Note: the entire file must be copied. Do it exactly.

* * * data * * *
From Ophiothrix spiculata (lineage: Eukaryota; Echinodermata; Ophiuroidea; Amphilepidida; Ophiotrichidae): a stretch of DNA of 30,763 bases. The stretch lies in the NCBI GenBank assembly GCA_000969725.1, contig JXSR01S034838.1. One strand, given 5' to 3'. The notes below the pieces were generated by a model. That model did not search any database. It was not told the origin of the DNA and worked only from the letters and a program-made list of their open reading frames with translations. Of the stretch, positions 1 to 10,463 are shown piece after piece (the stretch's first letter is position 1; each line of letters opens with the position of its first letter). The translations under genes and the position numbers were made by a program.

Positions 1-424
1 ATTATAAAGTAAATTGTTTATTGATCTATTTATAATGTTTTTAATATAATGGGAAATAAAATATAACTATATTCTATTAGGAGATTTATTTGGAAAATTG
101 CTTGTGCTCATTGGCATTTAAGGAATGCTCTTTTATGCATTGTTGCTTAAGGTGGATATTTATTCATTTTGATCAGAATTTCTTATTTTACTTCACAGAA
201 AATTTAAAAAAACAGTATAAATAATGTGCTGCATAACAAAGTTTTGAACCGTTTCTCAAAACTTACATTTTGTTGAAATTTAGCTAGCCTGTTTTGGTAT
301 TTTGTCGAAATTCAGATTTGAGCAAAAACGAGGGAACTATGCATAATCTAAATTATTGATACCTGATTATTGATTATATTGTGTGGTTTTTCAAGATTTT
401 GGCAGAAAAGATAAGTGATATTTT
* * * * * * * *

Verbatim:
From Ophiothrix spiculata (lineage: Eukaryota; Echinodermata; Ophiuroidea; Amphilepidida; Ophiotrichidae): a stretch of DNA of 30,763 bases. The stretch lies in the NCBI GenBank assembly GCA_000969725.1, contig JXSR01S034838.1. One strand, given 5' to 3'. The notes below the pieces were generated by a model. That model did not search any database. It was not told the origin of the DNA and worked only from the letters and a program-made list of their open reading frames with translations. Of the stretch, positions 1 to 10,463 are shown piece after piece (the stretch's first letter is position 1; each line of letters opens with the position of its first letter). The translations under genes and the position numbers were made by a program.

Positions 1-424
1 ATTATAAAGTAAATTGTTTATTGATCTATTTATAATGTTTTTAATATAATGGGAAATAAAATATAACTATATTCTATTAGGAGATTTATTTGGAAAATTG
101 CTTGTGCTCATTGGCATTTAAGGAATGCTCTTTTATGCATTGTTGCTTAAGGTGGATATTTATTCATTTTGATCAGAATTTCTTATTTTACTTCACAGAA
201 AATTTAAAAAAACAGTATAAATAATGTGCTGCATAACAAAGTTTTGAACCGTTTCTCAAAACTTACATTTTGTTGAAATTTAGCTAGCCTGTTTTGGTAT
301 TTTGTCGAAATTCAGATTTGAGCAAAAACGAGGGAACTATGCATAATCTAAATTATTGATACCTGATTATTGATTATATTGTGTGGTTTTTCAAGATTTT
401 GGCAGAAAAGATAAGTGATATTTT